ILM’s Ben Snow Talks Pirates, Mermaids and 3D Pipeline
B.S.: Well, Pirates of the Caribbean: On Stranger Tides was a challenge because we had a short schedule and the studio really wanted to do the film in 3D. So, luckily we’d just had the experience of [doing] the Star Tours Ride, and on the chunk of shots that ILM did on Avatar, of setting up a stereo pipeline. It was actually pretty robust when we got into it. On parts of the Caribbean, we were using footage shot with RED cameras, which was the first time we’d used that at ILM. We were able to benefit from a really good relationship with RED where they were very cooperative with us, sent us up the camera. We did a bunch of color tests and evaluations, and looked at ways that we could make the RED footage look more like film. So we had a lot of help and encouragement on the technical side, and our team at ILM came up with some interesting ways to convert their data that I think helped the project.
We were dealing with the digital pipeline, we were dealing with the 3D pipeline. The issues for us were, you’ve got a bunch of mermaids splashing around in water. It’s really quite challenging to track in their splashes. So we ended up going with a lot more computer generated splashes. In addition, we went and filmed stereo splashes as well, separate, so that we would have that material to composite in. But, that was where the stereo actually got complicated. I have to say, one thing that really benefited us on the film, in terms of stereo, was that the decision was made early on, mostly at the suggestion of the stereographer and with our complete enthusiastic support, to shoot the project in as near parallel as we could, more like an animated film. Stereo films that have been made up till this point tend to use a rig which has a convergence where the camera actually angles in and focuses on something. The disadvantage of that [method] is that means you really have to decide where you want the convergence while you are making the film. Also, it has complicated things like match animation, match moving cameras and rotoscoping a little bit. So even though it [shooting parallel] didn’t make it easy shooting stereo, what we found was compared to other films we were doing in 3D at that time [at ILM], we actually ran into a lot of less headaches because of taking this parallel approach. What it meant was that you use the ability of the RED camera to shoot an oversized image. We crop that image and that’s how we have the flexibility to adjust conversions. We are throwing away a hundred pixels either side of the frame but it does give us the flexibility and it did seem to make it smoother in terms of the things that we thought would be hard on the stereo.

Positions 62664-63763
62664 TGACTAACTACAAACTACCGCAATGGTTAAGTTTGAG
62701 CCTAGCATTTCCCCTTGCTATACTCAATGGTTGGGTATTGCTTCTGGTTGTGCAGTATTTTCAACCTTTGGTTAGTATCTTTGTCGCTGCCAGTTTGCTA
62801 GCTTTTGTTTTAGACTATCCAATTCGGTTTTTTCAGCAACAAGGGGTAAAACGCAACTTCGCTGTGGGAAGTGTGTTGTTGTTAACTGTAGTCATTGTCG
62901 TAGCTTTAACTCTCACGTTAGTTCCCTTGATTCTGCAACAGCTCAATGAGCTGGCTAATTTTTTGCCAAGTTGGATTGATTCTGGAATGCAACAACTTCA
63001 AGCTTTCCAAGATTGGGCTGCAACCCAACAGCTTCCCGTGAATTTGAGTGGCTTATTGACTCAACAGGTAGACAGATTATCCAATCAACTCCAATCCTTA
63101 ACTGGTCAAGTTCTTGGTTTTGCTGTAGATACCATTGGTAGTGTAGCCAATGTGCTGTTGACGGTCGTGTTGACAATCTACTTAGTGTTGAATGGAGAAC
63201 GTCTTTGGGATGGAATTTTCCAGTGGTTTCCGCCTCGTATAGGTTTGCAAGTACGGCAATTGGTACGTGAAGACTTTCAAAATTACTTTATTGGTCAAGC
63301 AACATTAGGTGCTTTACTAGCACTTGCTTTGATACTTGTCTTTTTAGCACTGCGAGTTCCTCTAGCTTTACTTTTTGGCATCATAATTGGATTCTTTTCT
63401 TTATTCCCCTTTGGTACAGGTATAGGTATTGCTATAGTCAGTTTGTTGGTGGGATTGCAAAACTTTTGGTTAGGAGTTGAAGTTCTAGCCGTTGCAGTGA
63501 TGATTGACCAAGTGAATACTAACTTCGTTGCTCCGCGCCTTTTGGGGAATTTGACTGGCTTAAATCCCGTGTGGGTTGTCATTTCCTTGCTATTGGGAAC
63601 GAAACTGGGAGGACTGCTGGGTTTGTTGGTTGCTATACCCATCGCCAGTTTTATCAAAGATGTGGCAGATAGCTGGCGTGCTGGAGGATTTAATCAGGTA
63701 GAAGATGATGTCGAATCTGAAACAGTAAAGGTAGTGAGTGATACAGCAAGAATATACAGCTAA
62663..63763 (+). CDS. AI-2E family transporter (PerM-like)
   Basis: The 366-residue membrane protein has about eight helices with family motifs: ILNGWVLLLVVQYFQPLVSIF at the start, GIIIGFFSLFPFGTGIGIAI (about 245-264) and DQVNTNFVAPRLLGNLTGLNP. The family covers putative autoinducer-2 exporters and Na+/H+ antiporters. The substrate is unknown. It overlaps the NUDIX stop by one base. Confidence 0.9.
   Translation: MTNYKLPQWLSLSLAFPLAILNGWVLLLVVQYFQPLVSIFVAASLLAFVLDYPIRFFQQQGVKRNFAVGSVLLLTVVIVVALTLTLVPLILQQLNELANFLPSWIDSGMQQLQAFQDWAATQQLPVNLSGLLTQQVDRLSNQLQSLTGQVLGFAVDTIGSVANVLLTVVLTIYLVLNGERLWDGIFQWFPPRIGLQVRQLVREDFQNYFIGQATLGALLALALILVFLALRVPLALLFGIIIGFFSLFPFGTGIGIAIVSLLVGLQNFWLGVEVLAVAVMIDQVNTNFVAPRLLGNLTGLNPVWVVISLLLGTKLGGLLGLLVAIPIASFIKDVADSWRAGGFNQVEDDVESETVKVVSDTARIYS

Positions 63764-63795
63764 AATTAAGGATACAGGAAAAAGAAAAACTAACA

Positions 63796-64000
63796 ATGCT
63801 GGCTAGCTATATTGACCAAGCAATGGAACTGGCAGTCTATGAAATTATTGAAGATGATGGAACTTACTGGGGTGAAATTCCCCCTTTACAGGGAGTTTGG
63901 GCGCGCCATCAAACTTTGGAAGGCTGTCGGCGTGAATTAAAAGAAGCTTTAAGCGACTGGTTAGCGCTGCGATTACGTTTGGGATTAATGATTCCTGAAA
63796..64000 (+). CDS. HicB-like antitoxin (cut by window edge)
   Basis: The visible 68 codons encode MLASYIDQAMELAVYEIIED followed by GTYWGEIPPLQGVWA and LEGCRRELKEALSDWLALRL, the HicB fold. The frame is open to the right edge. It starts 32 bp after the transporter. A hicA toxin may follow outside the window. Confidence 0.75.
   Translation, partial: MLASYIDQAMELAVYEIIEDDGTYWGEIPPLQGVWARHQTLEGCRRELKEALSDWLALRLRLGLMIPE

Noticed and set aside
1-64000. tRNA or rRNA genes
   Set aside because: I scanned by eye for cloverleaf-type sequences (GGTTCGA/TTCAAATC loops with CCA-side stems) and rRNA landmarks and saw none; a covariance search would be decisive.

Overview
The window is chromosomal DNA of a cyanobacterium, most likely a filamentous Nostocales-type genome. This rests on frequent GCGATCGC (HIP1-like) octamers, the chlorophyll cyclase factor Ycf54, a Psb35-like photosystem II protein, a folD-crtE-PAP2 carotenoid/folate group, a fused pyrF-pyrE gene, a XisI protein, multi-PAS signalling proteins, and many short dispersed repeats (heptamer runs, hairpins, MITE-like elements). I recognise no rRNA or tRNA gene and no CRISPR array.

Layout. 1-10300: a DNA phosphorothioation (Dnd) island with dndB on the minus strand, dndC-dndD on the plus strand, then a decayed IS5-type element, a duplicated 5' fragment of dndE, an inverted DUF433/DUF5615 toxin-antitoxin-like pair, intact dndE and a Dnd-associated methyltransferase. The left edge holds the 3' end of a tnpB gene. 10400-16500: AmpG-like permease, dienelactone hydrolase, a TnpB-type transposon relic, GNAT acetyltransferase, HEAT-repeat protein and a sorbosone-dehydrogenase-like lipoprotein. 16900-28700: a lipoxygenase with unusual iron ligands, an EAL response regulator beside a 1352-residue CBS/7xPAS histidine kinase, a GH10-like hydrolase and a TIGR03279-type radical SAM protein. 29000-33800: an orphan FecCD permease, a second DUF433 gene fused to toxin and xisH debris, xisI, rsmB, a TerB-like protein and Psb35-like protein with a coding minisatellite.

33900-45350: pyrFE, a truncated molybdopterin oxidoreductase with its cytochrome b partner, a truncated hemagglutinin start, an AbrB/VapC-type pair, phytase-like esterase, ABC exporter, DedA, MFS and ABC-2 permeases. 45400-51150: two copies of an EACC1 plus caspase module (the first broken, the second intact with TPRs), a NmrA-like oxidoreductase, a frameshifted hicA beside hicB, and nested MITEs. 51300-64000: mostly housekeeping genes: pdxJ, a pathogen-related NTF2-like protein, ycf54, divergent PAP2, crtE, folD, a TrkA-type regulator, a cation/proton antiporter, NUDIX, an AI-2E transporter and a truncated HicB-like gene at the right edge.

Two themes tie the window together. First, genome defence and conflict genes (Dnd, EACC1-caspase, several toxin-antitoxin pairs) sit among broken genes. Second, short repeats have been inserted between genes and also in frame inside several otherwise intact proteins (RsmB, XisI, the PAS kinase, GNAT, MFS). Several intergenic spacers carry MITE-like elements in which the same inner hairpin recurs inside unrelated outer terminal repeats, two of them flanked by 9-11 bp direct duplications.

D.S.: Even with a pretty robust stereo pipeline, it sounds like working in 3D makes things much more complex.